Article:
Employees at the Minnesota Historical Society plan to rally Saturday for better pay and benefits at the largely state-funded organization, where staffing levels remain below pre-pandemic levels despite this year’s recovery.
The Historical Society, one of the largest governmental organizations of its kind in the country, laid off more than a third of its employees early in the COVID-19 pandemic and has recently faced higher turnover. It manages 26 museums and historic sites, from the Split Rock Lighthouse on the North Shore to historic Fort Snelling in the Twin Cities.
Some employees say stagnant wages are the main reason for the retention issues at the St. Paul-based nonprofit.
“Right now it feels like every week someone files their notification with the Historical Society,” said Molly Jessup, program specialist at the Mill City Museum in Minneapolis. “You can’t afford to work here.”
The Historical Society’s CEO, Kent Whitworth, said in a statement on Friday that the organization increased all salaries by 3% in September, after a 3% increase in 2021, and “is committed to a better-paid workforce.” to have”.
“The salary increase supports our strategic initiative to create a sustainable future by investing in our human resources,” he said.
Nonprofits across Minnesota are increasingly struggling to attract and retain employees amid a tight job market and what has been dubbed the “great resignation.” A growing number of nonprofits are offering sign-up bonuses and other staffing incentives.
Minnesota’s nearly 10,000 nonprofits employ about 14% of the state’s workforce, but the number of nonprofit workers has shrunk by nearly 30,000 since the outbreak of COVID.
In a new report from the Minnesota Council of Nonprofits, about half of the nonprofits surveyed said they face understaffing, difficulty hiring employees and high turnover. The two most important factors they cited were employee burnout and the inability to meet employee salary expectations.
The average salary of nonprofit workers in Minnesota, excluding those who work at major hospitals or colleges, was $61,247 in 2021, according to the Nonprofit Council.
Historical Society employees argue that their salaries lag behind wages in public libraries or similar state government functions. Jessup said low wages and retention issues were one of the reasons staff voted to unionize last year, part of a national trend among museums and arts organizations.
Employees at the Minnesota Museum of Science in St. Paul are also trying to organize, and last month submitted a campaign proposal to the National Labor Relations Board. The Science Museum lost about $15 million due to COVID closures and laid off 158 employees in 2020, nearly 40% of its workforce.
Jessup, who is president of the Historical Society union under AFSCME Council 5, said employees at cultural organizations want their pay and benefits to be competitive.
“Institutions will say, ‘Well, it’s a non-profit organization, the mission is really important, so you can’t expect them to make super high wages,'” she said. “The Mission doesn’t pay you rent. The Mission doesn’t put food on your table. You must still have viable wages.”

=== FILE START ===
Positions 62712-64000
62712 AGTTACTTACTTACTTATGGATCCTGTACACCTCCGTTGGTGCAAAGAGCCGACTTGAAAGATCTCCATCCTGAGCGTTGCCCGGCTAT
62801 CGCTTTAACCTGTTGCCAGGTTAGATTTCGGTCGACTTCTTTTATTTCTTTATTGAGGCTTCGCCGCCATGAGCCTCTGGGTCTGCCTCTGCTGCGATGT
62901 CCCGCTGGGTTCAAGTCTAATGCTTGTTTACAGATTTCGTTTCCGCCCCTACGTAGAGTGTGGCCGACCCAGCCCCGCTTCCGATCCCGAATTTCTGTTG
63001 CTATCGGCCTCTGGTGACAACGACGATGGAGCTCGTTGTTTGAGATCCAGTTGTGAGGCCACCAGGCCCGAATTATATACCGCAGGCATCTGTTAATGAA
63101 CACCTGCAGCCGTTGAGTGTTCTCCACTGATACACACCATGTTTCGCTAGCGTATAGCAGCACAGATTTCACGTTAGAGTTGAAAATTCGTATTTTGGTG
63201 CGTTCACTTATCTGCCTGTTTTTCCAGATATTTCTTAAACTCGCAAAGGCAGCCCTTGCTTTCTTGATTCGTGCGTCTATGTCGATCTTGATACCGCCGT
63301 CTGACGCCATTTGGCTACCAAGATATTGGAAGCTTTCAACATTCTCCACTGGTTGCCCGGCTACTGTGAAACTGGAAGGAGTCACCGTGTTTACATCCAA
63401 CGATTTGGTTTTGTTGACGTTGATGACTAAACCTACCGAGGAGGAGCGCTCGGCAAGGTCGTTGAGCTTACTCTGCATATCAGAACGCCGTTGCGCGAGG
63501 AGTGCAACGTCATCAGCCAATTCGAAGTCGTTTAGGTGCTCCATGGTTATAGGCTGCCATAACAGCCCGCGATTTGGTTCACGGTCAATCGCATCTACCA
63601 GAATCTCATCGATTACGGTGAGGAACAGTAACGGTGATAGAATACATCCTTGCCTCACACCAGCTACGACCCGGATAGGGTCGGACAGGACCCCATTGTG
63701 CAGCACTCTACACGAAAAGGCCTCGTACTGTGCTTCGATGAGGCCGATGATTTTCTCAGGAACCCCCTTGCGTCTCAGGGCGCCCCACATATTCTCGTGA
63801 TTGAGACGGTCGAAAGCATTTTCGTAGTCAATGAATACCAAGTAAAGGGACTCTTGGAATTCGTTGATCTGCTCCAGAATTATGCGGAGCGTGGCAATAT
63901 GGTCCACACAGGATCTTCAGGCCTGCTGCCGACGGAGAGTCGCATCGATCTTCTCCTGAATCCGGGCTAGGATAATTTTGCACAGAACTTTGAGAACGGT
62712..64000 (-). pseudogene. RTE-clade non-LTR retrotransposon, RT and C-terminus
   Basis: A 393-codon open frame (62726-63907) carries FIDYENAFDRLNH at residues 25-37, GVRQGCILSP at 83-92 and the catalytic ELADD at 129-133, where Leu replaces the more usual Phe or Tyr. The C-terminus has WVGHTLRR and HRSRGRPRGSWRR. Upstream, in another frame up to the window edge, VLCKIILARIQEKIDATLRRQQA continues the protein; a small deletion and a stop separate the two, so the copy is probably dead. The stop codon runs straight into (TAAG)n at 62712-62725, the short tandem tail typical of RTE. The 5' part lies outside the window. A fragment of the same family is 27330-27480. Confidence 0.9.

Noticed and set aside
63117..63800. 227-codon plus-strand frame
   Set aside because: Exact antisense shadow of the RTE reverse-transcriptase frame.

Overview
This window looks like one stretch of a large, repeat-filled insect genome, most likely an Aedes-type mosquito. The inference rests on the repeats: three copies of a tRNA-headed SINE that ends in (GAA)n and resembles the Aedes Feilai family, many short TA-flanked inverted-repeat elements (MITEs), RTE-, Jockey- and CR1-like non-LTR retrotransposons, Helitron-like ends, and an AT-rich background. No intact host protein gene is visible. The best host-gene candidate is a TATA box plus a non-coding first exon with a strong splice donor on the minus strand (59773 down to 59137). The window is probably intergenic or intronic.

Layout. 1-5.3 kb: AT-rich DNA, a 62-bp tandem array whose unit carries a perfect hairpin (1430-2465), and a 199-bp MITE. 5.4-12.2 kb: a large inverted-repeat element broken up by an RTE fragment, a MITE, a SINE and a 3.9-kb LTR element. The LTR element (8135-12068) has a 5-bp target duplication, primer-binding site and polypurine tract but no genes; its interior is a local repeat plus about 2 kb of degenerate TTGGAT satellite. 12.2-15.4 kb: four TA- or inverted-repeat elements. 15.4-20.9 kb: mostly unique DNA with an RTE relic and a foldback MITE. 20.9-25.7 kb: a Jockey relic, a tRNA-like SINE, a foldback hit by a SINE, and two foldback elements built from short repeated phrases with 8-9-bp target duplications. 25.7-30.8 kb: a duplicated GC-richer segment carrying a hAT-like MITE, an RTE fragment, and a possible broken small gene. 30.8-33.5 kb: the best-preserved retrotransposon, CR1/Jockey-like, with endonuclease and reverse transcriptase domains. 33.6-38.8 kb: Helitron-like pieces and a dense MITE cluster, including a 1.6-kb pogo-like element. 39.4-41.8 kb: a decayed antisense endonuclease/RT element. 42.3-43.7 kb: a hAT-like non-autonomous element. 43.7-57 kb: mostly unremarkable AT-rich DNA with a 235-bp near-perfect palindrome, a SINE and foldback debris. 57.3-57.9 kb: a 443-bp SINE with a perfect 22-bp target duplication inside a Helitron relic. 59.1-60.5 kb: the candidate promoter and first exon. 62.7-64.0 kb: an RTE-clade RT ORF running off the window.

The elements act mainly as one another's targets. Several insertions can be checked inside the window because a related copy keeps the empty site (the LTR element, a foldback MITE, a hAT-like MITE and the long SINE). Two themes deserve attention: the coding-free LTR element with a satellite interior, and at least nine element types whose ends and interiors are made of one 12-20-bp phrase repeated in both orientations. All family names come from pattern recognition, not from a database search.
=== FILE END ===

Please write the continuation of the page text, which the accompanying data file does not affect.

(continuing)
Workers in the Historical Society union earn an average of $18 an hour, which the union says nearly half are below the Twin Cities living wage of $18.20. On average, Historical Society union employees make $27.65 an hour, or about $57,000 a year, which is below the average hourly wage of $30.76 in the Twin Cities.
The union, which plans to hold its Saturday noon rally at the Minnesota History Center in St. Paul, is urging the Historical Society to raise its minimum wage to $20 an hour, among other improved job benefits.
“I don’t think anyone here expects really extravagant wages,” Jessup said. “But they want to be able to afford to make ends meet.”
With earned income, including admission fees, accounting for 20% of its income, the Historical Society lost crucial dollars when it closed its locations early in the pandemic. Unlike most non-profit organizations, the Historical Society is largely supported by taxpayers, with government funding accounting for two-thirds of its budget.
According to an online statement from the Historical Society, she “must be a wise steward of the funds entrusted to us by donors and the State of Minnesota.” It added that employees have “some of the best benefits in the state,” that it uses state pay scales to set minimum wages and benchmarks salaries against comparable nonprofits.
In his statement, Whitworth said the organization has a “generous benefits package” and “attracts employees who are inspired by our mission to serve all the people of Minnesota by creating a strong connection to history.”
Earlier this year, the Historical Society had about 350 employees — 82 fewer than in June 2020 — and had a goal of hiring about 75 employees by the summer of 2023. Last month they had 378 full-time employees and Whitworth said they are on track to meet their hiring target.
Jessup said she worries her colleagues won’t stay around as many of them have part-time jobs or postpone car repairs and other expenses to make ends meet.
“People have long made sacrifices to work in these facilities,” she said. “And we want to ensure that these jobs will continue to exist in the future and that they are affordable for a broader group of people.”